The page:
As the result of a two-year relocation project, the Nickle Galleries (formerly the Nickle Arts Museum) has found a new home.
The University of Calgary campus gallery reopened last week in a purpose-built space as part of the imposing Taylor Family Digital Library. Christine Sowiak, curator of the Nickle Galleries’ inaugural exhibition, We Tell Ourselves Stories, says that she is “excited about the fact that the Nickle... has moved from this standalone building off the beaten track into such a high-activity location.”
As a curator, she says the new Nickle “is daunting because it’s a very strong space and the architectural details in it are strong, but I think for me that’s more a good challenge than a bad.”
Indeed, We Tell Ourselves Stories is meant to show off many facets of the Nickle, including the physical attributes of the gallery itself.
“In laying out the show, I had to consider sightlines and the brand new dynamics of the space, and really think about how one work would flow into the next or one section into the next,” explains Sowiak.
After a few steps, visitors enter the long, wedge-shaped main gallery that boasts plenty of headroom for tall sculptures, and which is bordered by plain concrete. Further in, following the stairs (or elevator) will take you to a second landing, showcasing MFA graduate work as well as the main exhibition.
The works currently being housed are unabashedly eclectic, and not all of the objects fall into a traditional definition of gallery art. Yes, you’ll find the expected paintings and sculptures, videos and other media works, but also Afghan rugs, ancient coins, architectural drawings, and handwritten letters by the likes of Rudy Wiebe, Alice Munro and William Aberhart.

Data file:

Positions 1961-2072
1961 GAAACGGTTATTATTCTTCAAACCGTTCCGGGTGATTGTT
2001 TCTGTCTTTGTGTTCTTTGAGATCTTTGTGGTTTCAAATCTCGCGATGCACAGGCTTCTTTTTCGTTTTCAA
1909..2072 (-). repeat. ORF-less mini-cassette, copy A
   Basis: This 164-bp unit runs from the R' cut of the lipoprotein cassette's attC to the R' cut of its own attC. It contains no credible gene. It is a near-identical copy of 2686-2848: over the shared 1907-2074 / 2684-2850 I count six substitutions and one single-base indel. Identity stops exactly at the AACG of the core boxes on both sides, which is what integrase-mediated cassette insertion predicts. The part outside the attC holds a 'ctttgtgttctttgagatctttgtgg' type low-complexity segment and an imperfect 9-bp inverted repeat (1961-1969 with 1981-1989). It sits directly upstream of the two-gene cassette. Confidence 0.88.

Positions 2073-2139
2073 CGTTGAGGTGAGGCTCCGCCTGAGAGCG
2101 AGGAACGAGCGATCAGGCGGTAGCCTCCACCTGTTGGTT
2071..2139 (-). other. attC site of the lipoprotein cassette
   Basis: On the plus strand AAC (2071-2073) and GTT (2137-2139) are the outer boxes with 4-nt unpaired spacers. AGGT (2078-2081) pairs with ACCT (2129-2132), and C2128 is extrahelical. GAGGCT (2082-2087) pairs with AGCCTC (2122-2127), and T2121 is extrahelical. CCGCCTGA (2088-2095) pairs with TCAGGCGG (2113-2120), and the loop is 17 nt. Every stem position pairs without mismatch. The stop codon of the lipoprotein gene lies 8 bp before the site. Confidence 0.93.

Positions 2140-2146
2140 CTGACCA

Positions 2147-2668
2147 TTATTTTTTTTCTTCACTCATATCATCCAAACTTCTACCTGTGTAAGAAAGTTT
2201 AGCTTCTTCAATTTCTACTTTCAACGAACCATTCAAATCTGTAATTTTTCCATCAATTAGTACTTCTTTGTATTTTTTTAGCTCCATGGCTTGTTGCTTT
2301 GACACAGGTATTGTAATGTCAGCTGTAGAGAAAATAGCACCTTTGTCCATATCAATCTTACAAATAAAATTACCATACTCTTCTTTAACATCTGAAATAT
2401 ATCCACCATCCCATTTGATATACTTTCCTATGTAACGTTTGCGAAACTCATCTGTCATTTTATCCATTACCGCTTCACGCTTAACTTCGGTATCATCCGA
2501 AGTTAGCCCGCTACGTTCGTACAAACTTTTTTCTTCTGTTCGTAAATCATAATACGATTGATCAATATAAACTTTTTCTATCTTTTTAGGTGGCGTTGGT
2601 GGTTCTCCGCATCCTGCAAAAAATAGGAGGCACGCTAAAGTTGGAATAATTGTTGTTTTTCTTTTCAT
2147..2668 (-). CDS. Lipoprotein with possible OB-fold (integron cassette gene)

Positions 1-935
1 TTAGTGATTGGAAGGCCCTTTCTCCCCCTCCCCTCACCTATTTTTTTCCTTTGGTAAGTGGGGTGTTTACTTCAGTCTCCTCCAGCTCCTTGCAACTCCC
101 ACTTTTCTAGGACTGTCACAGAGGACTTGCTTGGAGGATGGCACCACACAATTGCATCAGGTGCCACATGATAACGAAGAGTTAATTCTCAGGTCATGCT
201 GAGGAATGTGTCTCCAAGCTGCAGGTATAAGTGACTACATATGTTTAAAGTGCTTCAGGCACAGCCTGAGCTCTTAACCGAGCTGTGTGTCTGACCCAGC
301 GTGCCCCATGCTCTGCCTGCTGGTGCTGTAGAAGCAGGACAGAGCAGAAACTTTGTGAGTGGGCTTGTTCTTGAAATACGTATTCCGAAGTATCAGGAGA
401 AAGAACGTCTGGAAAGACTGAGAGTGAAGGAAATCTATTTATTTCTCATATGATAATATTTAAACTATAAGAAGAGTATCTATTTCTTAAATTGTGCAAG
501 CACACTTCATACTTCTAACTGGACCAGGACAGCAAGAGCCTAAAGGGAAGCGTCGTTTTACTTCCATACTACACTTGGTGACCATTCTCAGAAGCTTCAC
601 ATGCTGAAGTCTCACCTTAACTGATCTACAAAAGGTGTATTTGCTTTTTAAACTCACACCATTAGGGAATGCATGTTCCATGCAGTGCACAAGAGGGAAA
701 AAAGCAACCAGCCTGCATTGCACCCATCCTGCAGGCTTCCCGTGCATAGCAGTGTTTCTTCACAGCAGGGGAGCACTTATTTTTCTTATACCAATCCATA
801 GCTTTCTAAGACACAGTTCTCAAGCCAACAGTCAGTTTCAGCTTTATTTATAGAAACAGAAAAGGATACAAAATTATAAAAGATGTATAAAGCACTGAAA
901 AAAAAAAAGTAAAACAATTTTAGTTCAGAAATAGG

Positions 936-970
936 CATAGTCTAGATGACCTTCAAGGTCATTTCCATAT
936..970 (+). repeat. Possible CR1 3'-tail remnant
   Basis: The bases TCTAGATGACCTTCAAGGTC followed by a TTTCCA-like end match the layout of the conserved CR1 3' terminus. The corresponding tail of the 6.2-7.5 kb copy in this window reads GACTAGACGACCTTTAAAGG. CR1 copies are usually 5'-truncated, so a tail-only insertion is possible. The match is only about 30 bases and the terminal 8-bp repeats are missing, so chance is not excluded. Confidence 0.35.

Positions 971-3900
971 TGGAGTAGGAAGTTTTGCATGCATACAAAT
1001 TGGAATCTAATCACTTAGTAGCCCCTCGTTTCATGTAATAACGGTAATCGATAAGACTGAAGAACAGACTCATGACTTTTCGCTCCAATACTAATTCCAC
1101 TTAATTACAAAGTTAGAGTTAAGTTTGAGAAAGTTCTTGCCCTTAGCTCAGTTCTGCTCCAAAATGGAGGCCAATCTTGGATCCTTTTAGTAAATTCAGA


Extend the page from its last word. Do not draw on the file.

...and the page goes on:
Much of this ephemera comes from the university library’s various collections, which safeguard often little-known treasures on campus. The Nickle itself lays claim to a large collection of contemporary art, a textile collection with about 700 pieces, and a numismatic (coin) collection. In addition, there are items from the university archives, its special collections, and the Canadian Architectural Archives.
Another thread uniting the show is evident in its title, a quote from writer Joan Didion: We Tell Ourselves Stories. Each of its pieces, whether the sculpture of ravens standing vigil, the architectural sketch of the Calgary tower, or the Afghan rug woven with Soviet iconography, has its own tale worth illuminating.
“It came down to the very basic idea that — whether it’s a work of art that was made last year or a 3,000-year-old coin — objects travel with ideas,” explains Sowiak. “I think what became really exciting once we settled on the idea of storytelling was... to allow for the objects to resonate in the space and also with each other, because ideas connect across different media.”